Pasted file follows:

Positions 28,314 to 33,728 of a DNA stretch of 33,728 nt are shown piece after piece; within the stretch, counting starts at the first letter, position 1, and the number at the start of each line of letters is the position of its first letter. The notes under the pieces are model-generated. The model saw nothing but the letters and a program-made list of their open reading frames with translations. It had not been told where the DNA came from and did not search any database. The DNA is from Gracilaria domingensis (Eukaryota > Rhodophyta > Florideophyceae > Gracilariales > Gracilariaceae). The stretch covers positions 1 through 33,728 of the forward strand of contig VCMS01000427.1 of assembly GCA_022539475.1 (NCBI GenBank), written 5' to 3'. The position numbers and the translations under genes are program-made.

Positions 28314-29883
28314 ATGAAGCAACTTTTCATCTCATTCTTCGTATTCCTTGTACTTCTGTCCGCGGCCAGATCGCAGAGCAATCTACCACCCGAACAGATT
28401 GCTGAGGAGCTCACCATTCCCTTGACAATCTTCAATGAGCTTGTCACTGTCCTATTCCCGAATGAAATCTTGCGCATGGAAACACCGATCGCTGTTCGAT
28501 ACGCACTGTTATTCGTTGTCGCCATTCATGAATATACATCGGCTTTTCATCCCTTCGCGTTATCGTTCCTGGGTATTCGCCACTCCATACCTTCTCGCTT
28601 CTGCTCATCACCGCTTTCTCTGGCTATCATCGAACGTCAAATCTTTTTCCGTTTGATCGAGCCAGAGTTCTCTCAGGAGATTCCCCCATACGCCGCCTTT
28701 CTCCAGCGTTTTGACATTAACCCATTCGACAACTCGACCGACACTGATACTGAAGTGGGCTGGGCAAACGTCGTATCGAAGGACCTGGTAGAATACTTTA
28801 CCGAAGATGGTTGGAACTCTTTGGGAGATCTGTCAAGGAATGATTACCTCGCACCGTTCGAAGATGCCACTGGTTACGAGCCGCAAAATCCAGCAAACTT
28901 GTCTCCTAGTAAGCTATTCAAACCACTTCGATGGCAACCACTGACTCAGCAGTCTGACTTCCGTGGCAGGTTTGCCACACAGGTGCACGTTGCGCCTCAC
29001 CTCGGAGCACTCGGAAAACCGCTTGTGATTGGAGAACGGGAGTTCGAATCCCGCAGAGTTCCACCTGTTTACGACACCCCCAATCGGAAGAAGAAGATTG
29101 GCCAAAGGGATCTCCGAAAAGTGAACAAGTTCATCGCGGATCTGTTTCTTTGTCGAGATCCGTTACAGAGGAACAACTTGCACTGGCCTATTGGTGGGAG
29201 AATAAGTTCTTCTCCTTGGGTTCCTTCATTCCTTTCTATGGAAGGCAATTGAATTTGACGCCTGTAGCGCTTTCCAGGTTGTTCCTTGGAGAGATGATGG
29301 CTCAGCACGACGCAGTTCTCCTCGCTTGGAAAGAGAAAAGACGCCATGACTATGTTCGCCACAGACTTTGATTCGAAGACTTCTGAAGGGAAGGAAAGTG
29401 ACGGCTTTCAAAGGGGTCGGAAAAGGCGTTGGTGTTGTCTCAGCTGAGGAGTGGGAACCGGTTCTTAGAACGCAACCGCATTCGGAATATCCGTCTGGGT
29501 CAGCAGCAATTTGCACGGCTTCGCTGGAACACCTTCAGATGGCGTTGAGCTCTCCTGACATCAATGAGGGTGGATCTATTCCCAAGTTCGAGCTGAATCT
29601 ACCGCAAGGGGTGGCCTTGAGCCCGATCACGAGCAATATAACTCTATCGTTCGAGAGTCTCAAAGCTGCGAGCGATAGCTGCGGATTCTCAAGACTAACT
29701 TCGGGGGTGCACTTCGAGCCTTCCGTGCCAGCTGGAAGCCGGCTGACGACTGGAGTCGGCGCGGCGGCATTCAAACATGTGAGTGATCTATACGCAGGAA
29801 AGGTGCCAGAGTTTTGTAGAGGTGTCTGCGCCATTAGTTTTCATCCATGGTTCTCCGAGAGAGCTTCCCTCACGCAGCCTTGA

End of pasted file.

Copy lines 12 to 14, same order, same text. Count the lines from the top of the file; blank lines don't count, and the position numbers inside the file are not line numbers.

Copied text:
29201 AATAAGTTCTTCTCCTTGGGTTCCTTCATTCCTTTCTATGGAAGGCAATTGAATTTGACGCCTGTAGCGCTTTCCAGGTTGTTCCTTGGAGAGATGATGG
29301 CTCAGCACGACGCAGTTCTCCTCGCTTGGAAAGAGAAAAGACGCCATGACTATGTTCGCCACAGACTTTGATTCGAAGACTTCTGAAGGGAAGGAAAGTG
29401 ACGGCTTTCAAAGGGGTCGGAAAAGGCGTTGGTGTTGTCTCAGCTGAGGAGTGGGAACCGGTTCTTAGAACGCAACCGCATTCGGAATATCCGTCTGGGT